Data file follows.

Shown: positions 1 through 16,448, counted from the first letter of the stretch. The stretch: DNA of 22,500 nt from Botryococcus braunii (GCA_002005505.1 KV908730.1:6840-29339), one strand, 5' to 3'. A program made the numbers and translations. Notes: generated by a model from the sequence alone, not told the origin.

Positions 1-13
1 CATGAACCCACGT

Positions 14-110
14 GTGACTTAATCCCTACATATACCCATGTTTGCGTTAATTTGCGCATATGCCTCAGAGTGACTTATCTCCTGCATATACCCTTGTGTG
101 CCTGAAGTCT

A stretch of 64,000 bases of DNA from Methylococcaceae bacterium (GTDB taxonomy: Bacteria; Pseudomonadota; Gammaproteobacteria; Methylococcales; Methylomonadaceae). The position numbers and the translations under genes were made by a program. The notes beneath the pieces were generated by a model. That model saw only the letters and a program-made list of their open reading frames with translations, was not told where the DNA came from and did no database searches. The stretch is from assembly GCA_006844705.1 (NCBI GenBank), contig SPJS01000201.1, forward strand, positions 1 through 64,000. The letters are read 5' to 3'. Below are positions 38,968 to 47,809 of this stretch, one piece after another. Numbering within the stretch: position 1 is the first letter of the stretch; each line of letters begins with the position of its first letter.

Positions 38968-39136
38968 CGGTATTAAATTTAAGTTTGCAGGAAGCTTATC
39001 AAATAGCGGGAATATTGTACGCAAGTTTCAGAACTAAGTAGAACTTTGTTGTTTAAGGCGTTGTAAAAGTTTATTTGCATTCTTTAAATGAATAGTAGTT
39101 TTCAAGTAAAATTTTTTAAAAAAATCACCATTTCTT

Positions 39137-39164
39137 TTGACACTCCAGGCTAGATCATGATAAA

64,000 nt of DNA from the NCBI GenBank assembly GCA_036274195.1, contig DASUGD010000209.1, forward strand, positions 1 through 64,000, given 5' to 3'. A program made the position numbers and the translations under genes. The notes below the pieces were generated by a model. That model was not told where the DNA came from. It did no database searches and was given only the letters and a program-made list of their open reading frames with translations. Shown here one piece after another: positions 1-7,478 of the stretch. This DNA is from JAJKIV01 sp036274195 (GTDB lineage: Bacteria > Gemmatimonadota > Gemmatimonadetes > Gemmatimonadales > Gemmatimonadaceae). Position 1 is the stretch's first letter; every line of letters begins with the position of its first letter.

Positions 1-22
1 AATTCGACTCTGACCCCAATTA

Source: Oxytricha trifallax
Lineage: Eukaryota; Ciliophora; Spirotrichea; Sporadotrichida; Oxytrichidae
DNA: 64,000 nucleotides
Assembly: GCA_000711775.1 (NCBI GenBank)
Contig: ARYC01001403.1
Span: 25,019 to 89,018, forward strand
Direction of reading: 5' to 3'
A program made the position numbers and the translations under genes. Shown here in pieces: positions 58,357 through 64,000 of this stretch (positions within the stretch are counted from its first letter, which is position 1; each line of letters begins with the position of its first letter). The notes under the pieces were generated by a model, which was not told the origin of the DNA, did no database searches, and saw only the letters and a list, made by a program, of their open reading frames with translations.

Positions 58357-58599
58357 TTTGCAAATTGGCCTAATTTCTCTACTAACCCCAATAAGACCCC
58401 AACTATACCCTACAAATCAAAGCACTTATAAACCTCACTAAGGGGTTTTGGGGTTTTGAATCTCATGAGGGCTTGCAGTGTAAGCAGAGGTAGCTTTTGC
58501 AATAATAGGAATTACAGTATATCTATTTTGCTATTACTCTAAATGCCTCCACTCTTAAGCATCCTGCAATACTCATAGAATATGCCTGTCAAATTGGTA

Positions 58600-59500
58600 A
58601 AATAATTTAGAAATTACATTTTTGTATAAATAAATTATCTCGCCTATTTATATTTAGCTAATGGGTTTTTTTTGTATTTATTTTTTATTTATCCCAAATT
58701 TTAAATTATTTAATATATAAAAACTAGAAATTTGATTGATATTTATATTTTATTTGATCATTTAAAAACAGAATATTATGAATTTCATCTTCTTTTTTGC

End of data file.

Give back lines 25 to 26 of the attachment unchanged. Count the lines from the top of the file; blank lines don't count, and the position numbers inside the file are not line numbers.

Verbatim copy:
Positions 58357-58599
58357 TTTGCAAATTGGCCTAATTTCTCTACTAACCCCAATAAGACCCC